August 13, 2014 10:37:01 AM
Struggling biofuel firm KiOR says in a financial filing that it will run out of money by September and bankruptcy could follow.
The company, which built a refinery on The Island in Columbus to turn wood chips into oil, owes Mississippi $69.4 million. The Mississippi Development Authority has agreed to delay payments until the end of October to give the Texas-based company time to raise new money or sell the company. Investment bank Guggenheim Partners was hired by KiOR to seek a buyer or new investors.
"Without additional financing the Company will be unable to fund its operations and meets its obligations past approximately September 30, 2014," KiOR stated in a Monday stock filing.
The company had $544,000 in cash on July 31.
In June, the company laid off roughly 18 workers, leaving about 55. Today, there are 14 employees at the facility.
"No further layoffs are being contemplated at this time," KiOR officials told The Dispatch on Tuesday.
Entities controlled by billionaire backer Vinod Khosla have been lending the company enough money to stay alive, in order to "preserve, protect and prepare for the sale or disposition of the company's collateral" and to "enhance the likelihood and maximize the amount of repayment" of existing debts.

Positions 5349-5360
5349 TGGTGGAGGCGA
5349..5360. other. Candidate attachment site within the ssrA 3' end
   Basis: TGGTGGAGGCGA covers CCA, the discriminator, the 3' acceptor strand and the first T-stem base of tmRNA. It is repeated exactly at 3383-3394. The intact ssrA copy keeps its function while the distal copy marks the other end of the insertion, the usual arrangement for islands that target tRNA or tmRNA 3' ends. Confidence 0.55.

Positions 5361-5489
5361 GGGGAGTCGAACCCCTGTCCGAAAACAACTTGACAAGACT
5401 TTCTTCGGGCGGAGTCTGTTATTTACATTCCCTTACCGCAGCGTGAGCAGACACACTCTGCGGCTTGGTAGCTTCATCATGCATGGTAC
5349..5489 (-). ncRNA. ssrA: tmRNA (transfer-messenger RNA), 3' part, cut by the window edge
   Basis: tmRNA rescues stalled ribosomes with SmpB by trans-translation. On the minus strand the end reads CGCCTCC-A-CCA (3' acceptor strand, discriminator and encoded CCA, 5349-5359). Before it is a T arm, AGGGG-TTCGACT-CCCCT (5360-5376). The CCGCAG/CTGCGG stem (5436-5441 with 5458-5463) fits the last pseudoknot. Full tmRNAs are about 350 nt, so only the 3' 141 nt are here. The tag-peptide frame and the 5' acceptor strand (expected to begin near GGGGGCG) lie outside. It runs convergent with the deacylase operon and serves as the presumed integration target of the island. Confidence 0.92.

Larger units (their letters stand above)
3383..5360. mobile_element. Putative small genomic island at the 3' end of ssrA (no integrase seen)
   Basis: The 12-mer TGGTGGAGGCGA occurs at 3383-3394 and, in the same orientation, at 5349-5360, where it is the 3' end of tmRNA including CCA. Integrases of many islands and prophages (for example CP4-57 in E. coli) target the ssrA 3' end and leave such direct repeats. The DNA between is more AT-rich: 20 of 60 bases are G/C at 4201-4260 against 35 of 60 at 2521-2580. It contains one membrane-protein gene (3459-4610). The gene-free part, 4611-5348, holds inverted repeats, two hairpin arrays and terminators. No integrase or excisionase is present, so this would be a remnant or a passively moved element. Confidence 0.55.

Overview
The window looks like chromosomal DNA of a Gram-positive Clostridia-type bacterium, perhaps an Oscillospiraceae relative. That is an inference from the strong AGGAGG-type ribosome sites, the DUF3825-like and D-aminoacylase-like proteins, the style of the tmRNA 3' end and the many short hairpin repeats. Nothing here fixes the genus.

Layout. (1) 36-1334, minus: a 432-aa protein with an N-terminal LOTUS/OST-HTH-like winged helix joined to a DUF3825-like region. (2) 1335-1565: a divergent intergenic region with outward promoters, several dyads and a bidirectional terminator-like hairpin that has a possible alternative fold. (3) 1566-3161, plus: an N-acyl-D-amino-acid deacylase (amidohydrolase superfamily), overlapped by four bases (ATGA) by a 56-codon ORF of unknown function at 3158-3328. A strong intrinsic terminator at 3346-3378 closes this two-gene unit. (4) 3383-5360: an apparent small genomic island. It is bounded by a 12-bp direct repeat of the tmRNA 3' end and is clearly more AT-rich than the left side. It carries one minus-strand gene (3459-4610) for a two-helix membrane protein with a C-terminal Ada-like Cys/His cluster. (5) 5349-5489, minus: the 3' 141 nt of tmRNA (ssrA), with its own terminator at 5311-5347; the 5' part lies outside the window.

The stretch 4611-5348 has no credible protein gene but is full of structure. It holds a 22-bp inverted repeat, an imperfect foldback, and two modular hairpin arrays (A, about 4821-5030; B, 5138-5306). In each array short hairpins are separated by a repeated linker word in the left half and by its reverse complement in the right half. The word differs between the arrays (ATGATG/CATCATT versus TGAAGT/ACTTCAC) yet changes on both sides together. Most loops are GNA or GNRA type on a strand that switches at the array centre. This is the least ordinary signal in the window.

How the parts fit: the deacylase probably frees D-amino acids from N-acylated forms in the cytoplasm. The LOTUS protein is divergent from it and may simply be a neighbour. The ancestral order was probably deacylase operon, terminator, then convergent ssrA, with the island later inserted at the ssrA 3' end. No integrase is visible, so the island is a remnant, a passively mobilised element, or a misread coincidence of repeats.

Debt actually fell to $250 million, as a lender wrote off nearly $39 million that the company owed. The company has spent a total of $629 million since it was founded, but says it would need to raise as much as $60 million to keep going for another 12 months, even if it didn't try to restart operations in Columbus.
KiOR has said Guggenheim should complete its work by Oct. 31, the same time that KiOR's forbearance agreement with Mississippi runs out. Under it, KiOR paid $250,000 to the Mississippi Development Authority and MDA allowed KiOR to delay a $1.9 million payment on KiOR's no-interest loan from the state.
Dispatch reporter William Browning contributed to this report.
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